While Mayors Against Illegal Guns supports such proposals, Glaze said those weapons account for a small percentage of gun violence despite media attention to these shootings.

“Basically the assault weapons ban is important, but only two to 10 percent of firearms fatalities in any given year are connected to assault rifles,” Glaze said. “Thirty-three people are murdered with guns in the United States every day, and the majority of those murders were committed with handguns.”

Glaze also emphasized the potential for President Obama to take executive action to allow for greater enforcement of gun control laws already on the books. One such action — which was not taken among the 23 executive orders signed by Obama on Wednesday — would be for Obama to instruct the Justice Department to increase prosecution of dangerous people who are declined when they try to buy a gun at a licensed dealer.

“In 2009, 71,000 people who were prohibited gun purchasers — because they were felons, they were seriously mentally ill, they were domestic abusers — tried to buy guns by licensed dealers and were blocked,” Glaze said. “That’s a felony, trying to buy a gun when you’re a prohibited purchaser. But only 44 of those people were prosecuted. … Many of those people go on to buy guns somewhere else from an unlicensed dealer, where they don’t have to get a background check, and then they go on to commit crimes.”

Glaze also called on President Obama to make a recess appointment if Congress won’t take action to confirm a director of the Bureau of Alcohol, Tobacco, Firearms and Explosives — a position that has been vacant for six years. President Obama on Wednesday tapped B. Todd Jones to head the bureau. He’s been acting director since August 2011 while maintaining his position as U.S. attorney for the District of Minnesota.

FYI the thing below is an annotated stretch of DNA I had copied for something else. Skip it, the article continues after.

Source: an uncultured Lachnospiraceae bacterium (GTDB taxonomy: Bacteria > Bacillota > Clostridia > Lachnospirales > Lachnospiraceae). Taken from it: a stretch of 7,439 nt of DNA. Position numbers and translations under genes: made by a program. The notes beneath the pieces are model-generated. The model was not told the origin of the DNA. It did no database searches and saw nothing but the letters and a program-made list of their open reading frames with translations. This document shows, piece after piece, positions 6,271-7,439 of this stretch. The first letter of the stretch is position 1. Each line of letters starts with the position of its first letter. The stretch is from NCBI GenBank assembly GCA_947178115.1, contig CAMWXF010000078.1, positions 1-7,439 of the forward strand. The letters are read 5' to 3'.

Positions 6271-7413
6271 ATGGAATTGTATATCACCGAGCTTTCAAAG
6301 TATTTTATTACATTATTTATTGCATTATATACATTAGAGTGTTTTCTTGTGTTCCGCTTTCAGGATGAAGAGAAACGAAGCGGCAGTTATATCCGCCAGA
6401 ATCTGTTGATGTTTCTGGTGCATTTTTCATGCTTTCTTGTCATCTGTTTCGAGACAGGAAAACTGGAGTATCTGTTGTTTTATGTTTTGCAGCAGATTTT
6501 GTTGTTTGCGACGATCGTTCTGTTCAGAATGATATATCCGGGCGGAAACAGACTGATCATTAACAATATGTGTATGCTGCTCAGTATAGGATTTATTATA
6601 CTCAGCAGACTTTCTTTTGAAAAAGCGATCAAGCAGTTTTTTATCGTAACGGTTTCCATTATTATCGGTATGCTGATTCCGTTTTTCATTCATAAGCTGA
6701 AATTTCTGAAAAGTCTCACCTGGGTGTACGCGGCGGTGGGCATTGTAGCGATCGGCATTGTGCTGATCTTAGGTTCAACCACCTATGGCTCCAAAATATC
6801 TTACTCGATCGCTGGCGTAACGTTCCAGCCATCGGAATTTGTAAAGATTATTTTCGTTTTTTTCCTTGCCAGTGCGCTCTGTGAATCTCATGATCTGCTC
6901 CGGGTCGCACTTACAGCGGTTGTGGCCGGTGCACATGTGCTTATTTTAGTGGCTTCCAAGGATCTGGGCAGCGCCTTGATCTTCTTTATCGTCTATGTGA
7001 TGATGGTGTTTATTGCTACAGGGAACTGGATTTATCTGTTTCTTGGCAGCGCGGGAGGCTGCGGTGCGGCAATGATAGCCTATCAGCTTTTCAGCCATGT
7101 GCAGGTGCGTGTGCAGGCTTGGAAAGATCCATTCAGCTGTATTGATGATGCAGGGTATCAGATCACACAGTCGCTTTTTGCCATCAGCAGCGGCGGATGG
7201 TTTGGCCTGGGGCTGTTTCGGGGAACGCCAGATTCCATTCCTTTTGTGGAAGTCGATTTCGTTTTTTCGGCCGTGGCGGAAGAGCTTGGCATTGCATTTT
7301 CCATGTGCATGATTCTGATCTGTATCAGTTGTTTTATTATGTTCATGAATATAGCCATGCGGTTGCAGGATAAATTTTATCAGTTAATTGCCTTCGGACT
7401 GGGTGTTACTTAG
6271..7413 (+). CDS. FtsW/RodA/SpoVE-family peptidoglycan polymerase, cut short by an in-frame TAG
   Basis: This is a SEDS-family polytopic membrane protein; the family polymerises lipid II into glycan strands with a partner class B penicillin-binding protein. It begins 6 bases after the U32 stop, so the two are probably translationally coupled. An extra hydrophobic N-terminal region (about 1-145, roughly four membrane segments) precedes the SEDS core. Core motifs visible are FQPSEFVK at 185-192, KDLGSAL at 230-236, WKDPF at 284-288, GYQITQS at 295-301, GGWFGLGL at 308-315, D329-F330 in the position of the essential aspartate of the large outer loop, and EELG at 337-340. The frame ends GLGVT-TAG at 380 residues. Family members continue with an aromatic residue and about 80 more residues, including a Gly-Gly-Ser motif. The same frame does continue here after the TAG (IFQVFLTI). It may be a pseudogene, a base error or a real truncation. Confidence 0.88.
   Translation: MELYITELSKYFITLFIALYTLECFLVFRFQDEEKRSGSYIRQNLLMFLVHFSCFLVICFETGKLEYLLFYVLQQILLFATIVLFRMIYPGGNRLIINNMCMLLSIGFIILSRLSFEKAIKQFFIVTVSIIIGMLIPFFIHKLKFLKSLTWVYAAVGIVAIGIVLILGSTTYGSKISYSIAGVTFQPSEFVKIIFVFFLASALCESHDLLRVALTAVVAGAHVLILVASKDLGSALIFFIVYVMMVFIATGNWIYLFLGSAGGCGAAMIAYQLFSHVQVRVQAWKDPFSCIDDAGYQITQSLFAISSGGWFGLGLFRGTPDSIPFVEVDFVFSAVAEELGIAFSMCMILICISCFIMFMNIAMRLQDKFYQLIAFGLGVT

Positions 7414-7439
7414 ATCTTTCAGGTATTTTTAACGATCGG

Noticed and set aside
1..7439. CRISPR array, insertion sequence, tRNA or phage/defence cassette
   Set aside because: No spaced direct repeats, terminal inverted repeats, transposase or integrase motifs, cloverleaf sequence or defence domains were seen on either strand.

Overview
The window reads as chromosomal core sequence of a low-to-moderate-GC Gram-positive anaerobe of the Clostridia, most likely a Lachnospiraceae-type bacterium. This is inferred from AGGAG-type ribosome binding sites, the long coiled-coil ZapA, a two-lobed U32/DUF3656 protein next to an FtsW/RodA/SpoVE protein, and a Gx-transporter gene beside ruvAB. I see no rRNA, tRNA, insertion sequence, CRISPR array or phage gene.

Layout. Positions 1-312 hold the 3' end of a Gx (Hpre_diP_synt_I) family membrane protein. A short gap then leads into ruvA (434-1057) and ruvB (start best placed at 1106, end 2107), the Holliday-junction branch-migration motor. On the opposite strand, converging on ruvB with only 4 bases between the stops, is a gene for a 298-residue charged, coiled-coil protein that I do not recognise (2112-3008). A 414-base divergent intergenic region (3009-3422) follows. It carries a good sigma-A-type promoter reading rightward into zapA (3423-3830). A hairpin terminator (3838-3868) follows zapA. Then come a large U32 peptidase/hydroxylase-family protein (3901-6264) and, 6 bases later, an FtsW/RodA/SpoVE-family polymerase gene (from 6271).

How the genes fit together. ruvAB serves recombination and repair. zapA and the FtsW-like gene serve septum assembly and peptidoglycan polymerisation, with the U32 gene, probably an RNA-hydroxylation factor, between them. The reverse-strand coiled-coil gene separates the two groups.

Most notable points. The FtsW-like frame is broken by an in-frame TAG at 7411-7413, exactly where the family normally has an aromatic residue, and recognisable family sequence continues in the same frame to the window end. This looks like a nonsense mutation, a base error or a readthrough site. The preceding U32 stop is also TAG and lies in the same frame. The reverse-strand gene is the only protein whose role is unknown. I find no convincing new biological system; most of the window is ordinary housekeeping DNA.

“It’s hard to imagine the Department of Homeland Security, or a Fortune 500 company, not have a CEO for six years,” Glaze said. “And the agency suffers as a result. The president should get it done himself if the Senate can’t do it.”

NRA scoffs at proposals

Resistance to Obama’s proposals has already emerged from the powerful National Rifle Association.

After the remarks in which Obama unveiled his proposals, the NRA issued a statement criticizing the approach the administration was taking on gun violence.

“We look forward to working with Congress on a bi-partisan basis to find real solutions to protecting America’s most valuable asset – our children,” the organization said. “Attacking firearms and ignoring children is not a solution to the crisis we face as a nation.  Only honest, law-abiding gun owners will be affected and our children will remain vulnerable to the inevitability of more tragedy.”

But Glaze dismissed the impact of the NRA, saying despite its money the group doesn’t have as much influence over lawmakers as some might think, noting the dismal performance of congressional candidates the organization backed on Election Day.